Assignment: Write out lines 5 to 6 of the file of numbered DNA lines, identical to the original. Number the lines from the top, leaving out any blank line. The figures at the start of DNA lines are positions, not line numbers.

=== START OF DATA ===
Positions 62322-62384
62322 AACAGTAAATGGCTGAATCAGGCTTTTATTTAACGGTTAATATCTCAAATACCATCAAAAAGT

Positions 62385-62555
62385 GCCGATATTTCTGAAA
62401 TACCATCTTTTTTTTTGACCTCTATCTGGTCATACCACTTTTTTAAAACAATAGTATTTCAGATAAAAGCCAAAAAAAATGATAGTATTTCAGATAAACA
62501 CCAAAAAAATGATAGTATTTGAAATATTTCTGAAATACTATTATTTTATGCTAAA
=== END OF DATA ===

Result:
62401 TACCATCTTTTTTTTTGACCTCTATCTGGTCATACCACTTTTTTAAAACAATAGTATTTCAGATAAAAGCCAAAAAAAATGATAGTATTTCAGATAAACA
62501 CCAAAAAAATGATAGTATTTGAAATATTTCTGAAATACTATTATTTTATGCTAAA